John Kolesar was an exception.

His father had gone to Michigan.

So much for Ohio State.

“A Buckeye by birth, but maize and blue in my blood,” Kolesar sang with a huge smile, all teeth showing, in the U-M locker room afterwards. His hair was still wet from the shower. His tie was knotted around his neck. But there was a Rose Bowl pin on his lapel, and down the bench, a teammate was pretending to put a championship ring on a make-believe Michigan State player
(the Spartans would have tied for the Big Ten championship had U-M lost Saturday), then he pulled it away and squealed, “Oooh! Sorry! We’ll take that! Haha!”

“It’s a fairy tale,” Kolesar admitted of Saturday’s final minutes, “this game, my senior year, last series, unbelievable. This tops everything.”

Which, as we said, is saying something — because there are big-play guys and there are big-play guys, and then there is John Kolesar. This is the kid who, as a freshman, caught the 77- yard touchdown pass from Jim Harbaugh to beat Ohio State. The kid who, as a junior, caught the winning touchdown with 50 seconds to go (another leap over a defender) to beat Alabama in the Hall of Fame Bowl. He is bombs-away on kickoff returns, bombs-away on punt returns, bombs-away on reverses, post patterns and end-zone leaps.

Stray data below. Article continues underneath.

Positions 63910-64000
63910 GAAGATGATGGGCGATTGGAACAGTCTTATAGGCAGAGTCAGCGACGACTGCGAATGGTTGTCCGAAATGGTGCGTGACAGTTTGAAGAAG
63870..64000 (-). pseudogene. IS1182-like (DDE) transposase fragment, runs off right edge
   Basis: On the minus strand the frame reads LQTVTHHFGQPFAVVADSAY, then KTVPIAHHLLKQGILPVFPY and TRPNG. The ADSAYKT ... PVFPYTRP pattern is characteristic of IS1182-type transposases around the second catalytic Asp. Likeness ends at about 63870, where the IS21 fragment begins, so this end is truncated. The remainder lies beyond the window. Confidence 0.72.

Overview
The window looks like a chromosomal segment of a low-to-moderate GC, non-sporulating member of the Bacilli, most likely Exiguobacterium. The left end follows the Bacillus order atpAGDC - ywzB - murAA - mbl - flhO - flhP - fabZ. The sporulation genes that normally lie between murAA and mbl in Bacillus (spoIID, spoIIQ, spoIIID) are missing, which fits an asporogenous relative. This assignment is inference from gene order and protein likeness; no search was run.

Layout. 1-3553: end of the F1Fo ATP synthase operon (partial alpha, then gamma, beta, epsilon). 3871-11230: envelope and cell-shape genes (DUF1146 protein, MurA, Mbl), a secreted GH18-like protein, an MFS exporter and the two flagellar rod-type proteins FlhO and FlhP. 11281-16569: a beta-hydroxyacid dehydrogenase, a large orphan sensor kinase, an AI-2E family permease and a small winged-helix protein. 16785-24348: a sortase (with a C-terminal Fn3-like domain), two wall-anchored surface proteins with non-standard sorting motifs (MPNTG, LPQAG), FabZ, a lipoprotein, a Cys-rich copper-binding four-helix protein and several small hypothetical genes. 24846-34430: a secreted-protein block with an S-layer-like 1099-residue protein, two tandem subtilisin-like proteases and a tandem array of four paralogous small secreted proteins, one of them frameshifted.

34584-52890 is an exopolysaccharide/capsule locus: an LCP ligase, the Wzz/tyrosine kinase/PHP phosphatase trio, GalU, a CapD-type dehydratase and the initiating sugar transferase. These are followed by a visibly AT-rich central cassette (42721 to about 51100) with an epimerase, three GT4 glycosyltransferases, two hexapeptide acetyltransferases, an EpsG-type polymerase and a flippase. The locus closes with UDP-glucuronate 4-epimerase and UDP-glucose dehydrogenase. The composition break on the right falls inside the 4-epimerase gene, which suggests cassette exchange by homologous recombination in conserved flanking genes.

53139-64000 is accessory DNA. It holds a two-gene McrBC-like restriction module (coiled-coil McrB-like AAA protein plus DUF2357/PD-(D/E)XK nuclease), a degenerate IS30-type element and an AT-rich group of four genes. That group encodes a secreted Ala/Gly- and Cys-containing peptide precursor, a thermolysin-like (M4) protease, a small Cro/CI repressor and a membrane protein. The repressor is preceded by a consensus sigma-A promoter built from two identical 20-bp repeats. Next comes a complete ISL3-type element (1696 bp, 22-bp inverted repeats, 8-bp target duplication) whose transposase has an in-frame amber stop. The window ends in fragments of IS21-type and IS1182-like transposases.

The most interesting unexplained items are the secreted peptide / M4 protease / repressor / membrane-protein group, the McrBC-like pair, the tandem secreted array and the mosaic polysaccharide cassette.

Big play? Kolesar ought to have “Highlight Film” stitched on the back of his jersey.

But Saturday. Well. How can you top this? How many yards did John Kolesar account for on Michigan’s final drive? Try 100 yards. One end of the field to the other.

“Earlier in the game, a kick bounced off my body and out of bounds. I couldn’t believe it. Then I dropped a touchdown pass in the end zone. So, I had some resolve to take care of,” he said.

And here is how he did it: The Buckeyes had marched through a suddenly inept Michigan defense for the fifth consecutive time, they had scored a touchdown to go ahead, 31-27, with just over two minutes left in the game. Kolesar took the kickoff deep in his own end zone (“I was coming out no matter what”) and busted through the coverage all the way to the Ohio State 41.

“He ran like a man possessed,” said his coach, Bo Schembechler. And following a first-down incompletion, there he was again, in the Buckeyes’ end zone, leaping between two defenders, reaching for that wobbly spiral from quarterback Demetrius Brown (“I knew he would catch it, because he had dropped one earlier in the game, and he never drops two in a row”). And somehow, he came down with it.